When multiple tools track and record a lead’s engagement, it’s useful if their data can be consolidated into one activity history. When your marketing automation platform and CRM are integrated, the prospect’s engagement history is tracked in both, which means when the sales rep gets the lead, they can see every email sent to this lead and every one they clicked on; what they’ve downloaded; which pages of your website they’ve visited, and for how long; whether they registered for and attended any of your webinars; and more. In short, the sales rep can see the pattern of interest and engagement, and usually get a fair idea of where to begin a conversation. This all happens inside the CRM.

Why an open platform is necessary to integrate marketing tools

If the multiple-tool issue is resonating with you, and you’re thinking about an integrated platform, be aware that some are open – that is, you can integrate tools you already use (or plan to buy) into them, and some are more-or-less closed systems. A closed marketing automation system, for example, might include its own version of a CRM system, and it might be difficult to integrate the CRM you already use with it.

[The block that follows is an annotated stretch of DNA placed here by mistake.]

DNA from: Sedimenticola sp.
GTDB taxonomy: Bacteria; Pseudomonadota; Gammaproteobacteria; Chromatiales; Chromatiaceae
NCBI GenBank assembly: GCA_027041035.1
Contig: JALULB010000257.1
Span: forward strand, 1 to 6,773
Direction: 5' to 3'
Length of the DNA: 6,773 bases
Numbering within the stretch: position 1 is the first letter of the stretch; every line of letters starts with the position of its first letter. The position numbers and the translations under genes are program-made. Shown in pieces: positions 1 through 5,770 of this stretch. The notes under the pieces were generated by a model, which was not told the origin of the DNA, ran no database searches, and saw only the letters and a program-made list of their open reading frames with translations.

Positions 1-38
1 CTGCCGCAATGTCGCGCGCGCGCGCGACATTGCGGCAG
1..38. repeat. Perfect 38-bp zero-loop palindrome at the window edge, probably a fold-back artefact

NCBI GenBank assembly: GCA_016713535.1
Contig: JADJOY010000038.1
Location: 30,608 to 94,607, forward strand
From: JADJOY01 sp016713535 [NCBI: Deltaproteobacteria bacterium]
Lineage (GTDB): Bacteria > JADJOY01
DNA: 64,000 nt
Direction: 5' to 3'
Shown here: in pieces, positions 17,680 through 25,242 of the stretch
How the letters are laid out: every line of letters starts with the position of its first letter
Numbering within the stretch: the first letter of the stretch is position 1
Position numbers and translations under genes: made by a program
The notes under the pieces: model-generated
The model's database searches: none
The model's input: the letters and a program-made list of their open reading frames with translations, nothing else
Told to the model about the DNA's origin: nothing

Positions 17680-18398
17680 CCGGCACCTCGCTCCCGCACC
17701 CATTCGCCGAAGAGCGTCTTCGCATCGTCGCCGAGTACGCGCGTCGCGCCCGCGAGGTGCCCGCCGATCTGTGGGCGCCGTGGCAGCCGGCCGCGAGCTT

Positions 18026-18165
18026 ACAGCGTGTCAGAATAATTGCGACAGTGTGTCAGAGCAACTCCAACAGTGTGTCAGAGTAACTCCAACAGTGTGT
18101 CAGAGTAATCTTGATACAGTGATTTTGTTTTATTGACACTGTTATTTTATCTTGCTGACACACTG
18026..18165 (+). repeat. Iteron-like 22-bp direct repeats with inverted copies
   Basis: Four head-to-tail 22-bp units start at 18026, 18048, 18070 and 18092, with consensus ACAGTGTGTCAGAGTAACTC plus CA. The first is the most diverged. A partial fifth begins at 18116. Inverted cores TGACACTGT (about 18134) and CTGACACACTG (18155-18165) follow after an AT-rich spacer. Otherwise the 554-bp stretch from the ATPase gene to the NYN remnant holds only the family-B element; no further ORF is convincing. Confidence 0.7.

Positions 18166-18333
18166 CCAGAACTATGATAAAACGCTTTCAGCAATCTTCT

Marketers need every advantage to hit their marks

The ultimate goal, of course, is to build your company’s health and profitability. Marketing’s role is growing for three main reasons:

  • Buyers do more research and self-education now, which means they’re in marketing’s purview for a longer portion of the sales cycle than they used to be. That means marketing must be prepared to engage more contacts at more touch points.
  • Account-based marketing is having a resurgence, due to improved technologies that automate the processes, and it requires more planning and marketing coordination to pull off. (It’s worth the trouble; 80% of marketers who measure ROI say ABM initiatives outperform other marketing investment.)